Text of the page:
Virginia Johnson, renowned sex researcher, dies
Virginia Johnson Masters poses in her office in 1997 at the Virginia Johnson Masters Learning Center in Creve Coeur, Mo., with some of the 19 publications that she wrote or co-authored with her former husband and former partner Dr. William Masters.
In this June 18, 1972 file photo, human sexuality researchers William H. Masters, M.D., and his wife, Dr. Virginia Johnson Masters, pose for a photo in San Francisco.
The pioneering sex researcher died Wednesday at an assisted living facility after suffering complications from various illnesses, said her son, Scott Johnson.
Johnson, who grew up in rural Missouri near the small town of Golden City, was a twice-divorced mother in her 30s when she went job-hunting at Washington University in St. Louis in the late 1950s. She was trying to support her young family while she pursued a college degree.
She soon became an assistant to obstetrician-gynecologist William Masters, and later his lover and co-collaborator on a large-scale human sexuality experiments.
Johnson recruited graduate students, nurses, faculty wives and other participants for what was described as the "biggest sex experiment in U.S. history." The after-hours research, first on the medical school campus at Washington University and later at a nearby building, shattered basic perceptions about female sexuality, including Freud's concept that vaginal -- rather than clitoral -- orgasm was the more mature sexual response for women.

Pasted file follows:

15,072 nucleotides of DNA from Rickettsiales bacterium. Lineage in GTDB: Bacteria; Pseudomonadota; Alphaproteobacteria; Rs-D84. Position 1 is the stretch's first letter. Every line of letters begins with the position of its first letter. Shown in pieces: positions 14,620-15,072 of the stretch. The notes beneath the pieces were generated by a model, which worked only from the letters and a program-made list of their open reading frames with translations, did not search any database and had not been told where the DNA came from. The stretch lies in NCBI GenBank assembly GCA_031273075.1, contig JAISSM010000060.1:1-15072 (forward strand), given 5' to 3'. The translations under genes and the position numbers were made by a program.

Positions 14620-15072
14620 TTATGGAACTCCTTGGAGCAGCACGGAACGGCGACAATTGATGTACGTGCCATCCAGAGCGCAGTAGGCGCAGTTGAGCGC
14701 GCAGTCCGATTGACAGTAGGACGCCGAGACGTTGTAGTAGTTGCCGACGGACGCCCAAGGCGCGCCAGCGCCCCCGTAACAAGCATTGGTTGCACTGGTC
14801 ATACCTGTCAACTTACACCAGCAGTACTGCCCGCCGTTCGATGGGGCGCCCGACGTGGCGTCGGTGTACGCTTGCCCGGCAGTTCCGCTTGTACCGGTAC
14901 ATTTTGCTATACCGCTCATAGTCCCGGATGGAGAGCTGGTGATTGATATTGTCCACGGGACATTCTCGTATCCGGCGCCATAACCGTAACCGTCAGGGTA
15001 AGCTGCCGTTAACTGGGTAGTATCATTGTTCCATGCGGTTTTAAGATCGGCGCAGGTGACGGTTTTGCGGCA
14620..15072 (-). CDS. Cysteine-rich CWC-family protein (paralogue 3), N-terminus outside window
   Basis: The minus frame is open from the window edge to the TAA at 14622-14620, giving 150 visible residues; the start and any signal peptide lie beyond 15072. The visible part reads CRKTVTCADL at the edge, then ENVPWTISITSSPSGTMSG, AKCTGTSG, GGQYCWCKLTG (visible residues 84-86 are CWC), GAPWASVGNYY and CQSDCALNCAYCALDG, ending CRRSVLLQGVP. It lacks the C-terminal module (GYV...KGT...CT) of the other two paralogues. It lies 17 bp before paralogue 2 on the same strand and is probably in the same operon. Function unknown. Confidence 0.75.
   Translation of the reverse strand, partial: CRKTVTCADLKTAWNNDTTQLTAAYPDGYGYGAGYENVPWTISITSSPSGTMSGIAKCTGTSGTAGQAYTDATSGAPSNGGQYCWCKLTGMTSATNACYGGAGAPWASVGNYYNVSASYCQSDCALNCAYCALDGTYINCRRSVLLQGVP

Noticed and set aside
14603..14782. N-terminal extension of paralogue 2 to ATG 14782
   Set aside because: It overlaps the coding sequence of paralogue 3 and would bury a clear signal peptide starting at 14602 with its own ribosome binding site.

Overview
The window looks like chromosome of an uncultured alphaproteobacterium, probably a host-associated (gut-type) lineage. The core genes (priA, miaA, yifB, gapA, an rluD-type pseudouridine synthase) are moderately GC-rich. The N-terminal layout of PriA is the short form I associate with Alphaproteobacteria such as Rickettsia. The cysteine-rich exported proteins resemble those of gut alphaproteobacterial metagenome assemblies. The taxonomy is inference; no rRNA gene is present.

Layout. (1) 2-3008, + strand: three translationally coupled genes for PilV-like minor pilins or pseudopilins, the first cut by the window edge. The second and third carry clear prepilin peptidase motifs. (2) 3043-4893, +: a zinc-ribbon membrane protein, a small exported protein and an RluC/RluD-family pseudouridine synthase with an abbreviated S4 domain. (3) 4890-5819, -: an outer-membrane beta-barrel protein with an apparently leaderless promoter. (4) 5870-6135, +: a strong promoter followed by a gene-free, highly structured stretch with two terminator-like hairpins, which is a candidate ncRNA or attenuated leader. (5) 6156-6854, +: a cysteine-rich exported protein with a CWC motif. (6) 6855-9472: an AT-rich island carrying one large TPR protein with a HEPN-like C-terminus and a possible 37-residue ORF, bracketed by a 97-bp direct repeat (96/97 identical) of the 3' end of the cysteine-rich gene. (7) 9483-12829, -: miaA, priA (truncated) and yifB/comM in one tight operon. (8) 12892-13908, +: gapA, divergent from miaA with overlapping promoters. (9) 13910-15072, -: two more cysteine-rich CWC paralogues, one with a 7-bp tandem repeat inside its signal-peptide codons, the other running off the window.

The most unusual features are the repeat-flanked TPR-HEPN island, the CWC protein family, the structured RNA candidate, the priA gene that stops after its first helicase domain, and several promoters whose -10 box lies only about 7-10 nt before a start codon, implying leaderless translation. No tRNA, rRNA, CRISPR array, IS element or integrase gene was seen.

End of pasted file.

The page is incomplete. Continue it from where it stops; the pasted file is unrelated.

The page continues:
She took the case studies -- and asked the uncomfortable questions.
Hundreds of couples, not all of them married, would participate in the observed research, later discussed in their 1966 book, "Human Sexual Response." That book and their second, 1970's "Human Sexual Inadequacy," were both best-sellers.
For the next 20 years, Masters and Johnson were celebrities, the topic of late-night talk show hosts and on the cover of news magazines.
"The family feeling was they changed the study of sex with the landmark publishing of their books," Scott Johnson said.
Her attorney, Dave Harlan, described Johnson as "strong willed, extremely intelligent, extremely independent."
Masters and Johnson married in 1971 and divorced after 20 years. The Masters and Johnson Institute in St. Louis closed in 1994. Masters died in 2001.
A private funeral is planned.
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